Most Commonly Used Drugs in Schools

Modern Education: Most Commonly Used Drugs in Schools 2024

How common is drug use in school age students?

In today's educational landscape, understanding the prevalence of substance abuse among students remains a critical concern. By examining historical trends and commonly abused substances, we gain insights into the challenges facing schools and communities in addressing this issue.

A Concerning Trend

Recent trends highlight a resurgence in the use of nicotine products, particularly unregulated and cheap disposable vapes, which are popular among young adults and teenagers who might otherwise have abstained from smoking. These vapes are often available in child-oriented flavours such as 'Gummy Bears' and 'Watermelon' giving the impression of innocence compared to the choking taste of tobacco smoke experienced with traditional smoking.

While vaping is generally considered less hazardous than smoking, certain studies suggest that it could potentially cause or exacerbate respiratory issues. Given that the majority of these vapes contain nicotine, there is a heightened risk of addiction, possibly leading users to transition to traditional cigarettes. Many people refer to cannabis as a gateway drug, however we would argue the true stepping stone would be the regular or social use of nicotine products.  

Moreover, disposable vapes manufactured in mass quantities with little to no safety regulations and subsequently consumed orally have been found to contain harmful levels of toxic heavy metals like arsenic, lead, chromium, and nickel. The oral ingestion of these products poses numerous potential health risks, which may likely be identified too late—perhaps five years down the line. Fortunately, the UK government has finally taken action by proposing a ban on disposable vapes in 2024.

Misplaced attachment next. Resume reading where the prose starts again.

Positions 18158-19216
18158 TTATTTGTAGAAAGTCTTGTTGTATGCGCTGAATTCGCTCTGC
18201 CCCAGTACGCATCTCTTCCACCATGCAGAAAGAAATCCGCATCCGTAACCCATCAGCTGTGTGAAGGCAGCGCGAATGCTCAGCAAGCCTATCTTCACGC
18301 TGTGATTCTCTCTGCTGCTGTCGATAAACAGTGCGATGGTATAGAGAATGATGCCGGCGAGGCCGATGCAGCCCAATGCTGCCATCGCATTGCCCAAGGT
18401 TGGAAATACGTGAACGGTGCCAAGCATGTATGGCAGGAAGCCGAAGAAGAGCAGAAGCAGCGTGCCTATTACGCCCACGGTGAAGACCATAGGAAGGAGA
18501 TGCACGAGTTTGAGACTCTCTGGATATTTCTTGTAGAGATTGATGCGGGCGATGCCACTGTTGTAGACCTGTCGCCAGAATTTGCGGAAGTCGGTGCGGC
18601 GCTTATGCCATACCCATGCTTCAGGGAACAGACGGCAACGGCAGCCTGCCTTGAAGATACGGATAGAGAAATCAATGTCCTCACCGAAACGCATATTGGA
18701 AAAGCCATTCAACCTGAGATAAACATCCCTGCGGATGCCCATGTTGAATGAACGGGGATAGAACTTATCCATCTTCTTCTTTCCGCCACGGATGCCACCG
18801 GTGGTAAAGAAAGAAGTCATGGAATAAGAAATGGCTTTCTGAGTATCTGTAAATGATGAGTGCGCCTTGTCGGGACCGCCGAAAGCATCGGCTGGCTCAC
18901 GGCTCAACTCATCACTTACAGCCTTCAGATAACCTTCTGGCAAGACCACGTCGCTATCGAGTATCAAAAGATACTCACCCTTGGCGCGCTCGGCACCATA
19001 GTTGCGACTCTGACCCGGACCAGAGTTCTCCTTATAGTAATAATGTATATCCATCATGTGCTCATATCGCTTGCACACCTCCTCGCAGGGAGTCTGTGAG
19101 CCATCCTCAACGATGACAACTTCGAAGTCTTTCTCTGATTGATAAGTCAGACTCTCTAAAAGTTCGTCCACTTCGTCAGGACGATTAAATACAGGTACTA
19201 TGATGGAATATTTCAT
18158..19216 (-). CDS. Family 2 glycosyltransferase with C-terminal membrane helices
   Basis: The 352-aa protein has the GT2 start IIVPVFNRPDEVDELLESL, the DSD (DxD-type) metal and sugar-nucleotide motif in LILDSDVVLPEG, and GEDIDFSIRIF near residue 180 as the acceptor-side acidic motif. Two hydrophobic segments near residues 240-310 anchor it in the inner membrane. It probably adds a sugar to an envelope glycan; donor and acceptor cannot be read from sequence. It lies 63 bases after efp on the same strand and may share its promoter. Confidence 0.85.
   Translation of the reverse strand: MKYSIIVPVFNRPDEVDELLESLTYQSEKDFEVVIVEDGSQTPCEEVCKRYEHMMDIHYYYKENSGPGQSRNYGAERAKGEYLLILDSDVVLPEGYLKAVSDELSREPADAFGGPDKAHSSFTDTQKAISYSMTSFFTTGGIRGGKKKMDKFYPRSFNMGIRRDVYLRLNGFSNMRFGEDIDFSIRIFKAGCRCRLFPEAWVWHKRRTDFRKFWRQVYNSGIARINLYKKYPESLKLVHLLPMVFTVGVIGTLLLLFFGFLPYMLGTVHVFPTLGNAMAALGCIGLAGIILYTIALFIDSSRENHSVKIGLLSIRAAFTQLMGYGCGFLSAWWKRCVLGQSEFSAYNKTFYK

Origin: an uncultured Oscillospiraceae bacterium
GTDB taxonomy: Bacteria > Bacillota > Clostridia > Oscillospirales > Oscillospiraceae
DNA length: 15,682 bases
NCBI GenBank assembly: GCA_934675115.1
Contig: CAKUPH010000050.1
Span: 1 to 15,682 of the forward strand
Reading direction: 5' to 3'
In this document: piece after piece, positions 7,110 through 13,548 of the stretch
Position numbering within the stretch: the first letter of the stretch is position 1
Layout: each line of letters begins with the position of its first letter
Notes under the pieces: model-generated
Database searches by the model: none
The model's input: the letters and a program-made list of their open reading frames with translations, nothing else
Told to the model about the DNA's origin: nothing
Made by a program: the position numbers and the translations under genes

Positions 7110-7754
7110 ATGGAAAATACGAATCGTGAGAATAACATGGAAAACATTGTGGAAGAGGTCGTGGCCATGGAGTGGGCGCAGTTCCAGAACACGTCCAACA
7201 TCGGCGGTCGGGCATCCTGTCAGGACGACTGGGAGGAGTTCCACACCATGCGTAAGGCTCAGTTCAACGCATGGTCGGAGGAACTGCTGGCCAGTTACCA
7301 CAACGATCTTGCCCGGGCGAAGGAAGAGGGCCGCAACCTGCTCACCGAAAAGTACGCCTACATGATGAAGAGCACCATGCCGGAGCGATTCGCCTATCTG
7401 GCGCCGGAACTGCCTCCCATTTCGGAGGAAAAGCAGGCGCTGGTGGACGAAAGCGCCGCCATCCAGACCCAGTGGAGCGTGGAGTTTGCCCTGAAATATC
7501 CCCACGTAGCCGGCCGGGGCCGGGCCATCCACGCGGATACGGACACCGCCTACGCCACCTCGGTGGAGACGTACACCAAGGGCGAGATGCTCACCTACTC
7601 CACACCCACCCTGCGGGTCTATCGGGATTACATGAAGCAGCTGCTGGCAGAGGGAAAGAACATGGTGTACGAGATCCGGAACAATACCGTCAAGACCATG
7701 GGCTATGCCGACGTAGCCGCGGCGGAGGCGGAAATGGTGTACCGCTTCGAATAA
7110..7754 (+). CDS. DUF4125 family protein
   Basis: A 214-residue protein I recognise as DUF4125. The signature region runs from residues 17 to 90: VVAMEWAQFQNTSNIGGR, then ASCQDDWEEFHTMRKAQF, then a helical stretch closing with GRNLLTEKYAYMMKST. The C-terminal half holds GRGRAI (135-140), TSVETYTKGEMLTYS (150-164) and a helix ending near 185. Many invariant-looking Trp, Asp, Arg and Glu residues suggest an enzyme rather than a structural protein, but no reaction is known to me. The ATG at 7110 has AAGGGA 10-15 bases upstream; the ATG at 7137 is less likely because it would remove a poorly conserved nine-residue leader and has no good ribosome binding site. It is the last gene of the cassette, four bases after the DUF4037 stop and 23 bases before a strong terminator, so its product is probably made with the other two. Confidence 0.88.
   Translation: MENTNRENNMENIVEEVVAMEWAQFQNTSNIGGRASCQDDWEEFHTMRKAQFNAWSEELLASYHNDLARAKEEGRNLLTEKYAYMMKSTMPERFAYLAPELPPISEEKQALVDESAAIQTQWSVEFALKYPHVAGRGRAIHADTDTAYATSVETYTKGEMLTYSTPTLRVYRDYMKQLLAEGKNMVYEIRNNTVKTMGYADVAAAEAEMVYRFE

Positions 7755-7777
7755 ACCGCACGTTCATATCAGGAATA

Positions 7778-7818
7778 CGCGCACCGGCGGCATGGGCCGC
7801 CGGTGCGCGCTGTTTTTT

Nicotine and Vaping Products

As discussed above E-cigarettes and vaping have surged in popularity among young people. While not classified as a highly controlled drug, the use of nicotine-containing products, especially among teenagers, raises concerns due to addiction potential and potential health risks associated with other chemicals inside its products.


Cannabis has been one of the most prevalent illicit drugs among school students. Its popularity is partially due to perceptions of it being relatively harmless, though it can have detrimental effects on learning, motivation, and mental health.


While not always considered a drug in the traditional sense, alcohol abuse remains a significant issue among school-aged individuals in the UK. Binge drinking and experimentation with alcohol can occur among teenagers, leading to various health and social problems.

Prescription Drugs (Non-Medical Use)

Misuse of prescription medications, such as painkillers or ADHD medications (like Adderall), is also a growing concern. Some students misuse these drugs for non-medical purposes, seeking to enhance academic performance or recreational use.

'Party Pills and Club Drugs'

Though not as prevalent as some other substances, party drugs like ecstasy (MDMA) can find their way into social settings among certain groups of students. The use of these substances in recreational environments raises concerns about health risks and potential legal consequences, especially with younger people who are unaware or arrogant about the risks of overdosing and dangerous impurities.

Ketamine is also sneaking into schools, easily available and one of the cheapest drugs to purchase, Ketamine is a strong tranquilliser intended for veterinarian use has some horrendous effects on humans, such as hallucinations, delusions, and severe dissociation. Long term use can also cause liver and kidney damage and urinary tract and bladder problems.

If you need any advice on drug testing for schools please contact our customer support team, who will be happy to assist you.

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